Recipe Cards


A recipe for Black Gingersnaps found in the "Cookies" section of the cookbook.

This recipe for "Black Gingersnaps" was passed down to Edwin and Elizabeth Bearinger from Edwin’s grandmother, and the recipe may even go further back than that. It was also made by Elizabeth’s daughter, Bev, who sold them at that first maple syrup festival in 1965!

Although many would expect a cookie recipe to contain processed white sugar, the Black Gingersnaps use dark molasses and dark corn syrup as the main sweeteners. Interestingly, dark corn syrup is just a mixture of corn syrup and molasses. Molasses has a slightly spicy flavour so the inclusion of both molasses and dark corn syrup would create a really unique cookie flavour. This is why the recipe notes "these really snap!- spicy and crisp." The measurements for the recipe's ingredients are somewhat different than would be found in a modern-day cookbook. Rather than using cups or fluid ounces, this recipe measures using pints.   

There are very few instructions with this recipe as the first six ingredients are combined and brought to a boil, then the seventh and last ingredient is added in before rolling out the dough. They can be cut into any shape, which may be why Elizabeth Bearinger's daughter, Bev, enjoyed making these for the 1965 maple syrup festival. There is also no indication of many cookies this recipe makes, likely because the cook could decide how big of shapes to cut out.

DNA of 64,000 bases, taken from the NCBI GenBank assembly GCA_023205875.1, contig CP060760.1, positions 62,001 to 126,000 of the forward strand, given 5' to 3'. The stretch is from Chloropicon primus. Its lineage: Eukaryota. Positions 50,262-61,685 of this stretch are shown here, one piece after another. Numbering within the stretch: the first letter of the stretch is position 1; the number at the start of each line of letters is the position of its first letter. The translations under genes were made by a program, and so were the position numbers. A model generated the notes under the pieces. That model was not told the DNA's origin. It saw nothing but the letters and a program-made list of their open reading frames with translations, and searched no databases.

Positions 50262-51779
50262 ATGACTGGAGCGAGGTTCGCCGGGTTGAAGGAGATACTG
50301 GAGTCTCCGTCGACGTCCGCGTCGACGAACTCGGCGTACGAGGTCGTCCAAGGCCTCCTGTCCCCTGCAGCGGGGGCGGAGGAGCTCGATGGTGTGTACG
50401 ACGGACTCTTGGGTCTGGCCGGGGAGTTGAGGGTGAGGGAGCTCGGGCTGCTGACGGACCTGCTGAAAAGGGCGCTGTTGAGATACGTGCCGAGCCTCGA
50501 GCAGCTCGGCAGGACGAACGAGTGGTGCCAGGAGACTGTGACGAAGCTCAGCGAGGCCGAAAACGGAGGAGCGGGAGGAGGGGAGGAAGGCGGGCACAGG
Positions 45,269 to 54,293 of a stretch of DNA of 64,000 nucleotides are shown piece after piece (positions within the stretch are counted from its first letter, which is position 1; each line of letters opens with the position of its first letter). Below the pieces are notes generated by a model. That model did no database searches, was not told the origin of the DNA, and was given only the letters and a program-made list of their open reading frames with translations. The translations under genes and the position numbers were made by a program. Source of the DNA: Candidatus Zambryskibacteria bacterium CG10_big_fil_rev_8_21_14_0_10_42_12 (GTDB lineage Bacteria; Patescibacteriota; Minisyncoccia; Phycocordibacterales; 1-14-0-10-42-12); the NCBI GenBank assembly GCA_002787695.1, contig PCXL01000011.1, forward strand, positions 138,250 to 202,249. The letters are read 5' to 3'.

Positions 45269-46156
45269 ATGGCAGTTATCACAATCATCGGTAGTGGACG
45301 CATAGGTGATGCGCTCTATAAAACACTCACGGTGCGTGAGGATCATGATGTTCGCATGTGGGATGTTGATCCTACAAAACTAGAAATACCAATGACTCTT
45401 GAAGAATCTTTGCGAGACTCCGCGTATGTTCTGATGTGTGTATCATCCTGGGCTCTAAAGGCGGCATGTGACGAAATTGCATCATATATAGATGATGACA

A recipe for Raw-fried Potatoes found in the "Vegetables" section of the cookbook.

This recipe for "Raw-fried Potatoes" was one that was passed down to Elizabeth Bearinger from her mother.

This recipe perfectly captures the essence of Mennonite cooking -- it's rich, delicious, high in fat, and cost-effective. This recipe contains only two primary ingredients: potatoes and some form of fat to coat the potatoesin (butter, lard, or bacon drippings). The recipe notes that sausages can be added to make it a more authentic Dutch breakfast. All of these ingredients would have been easy to find and cheap to buy in a rural area like Elmira. Many rural Canadians grew their own potatoes and had their own livestock or, at the very least, knew someone who did. This recipe also reflects elements of Mennonite culture as the instructions are brief but easy to follow. 


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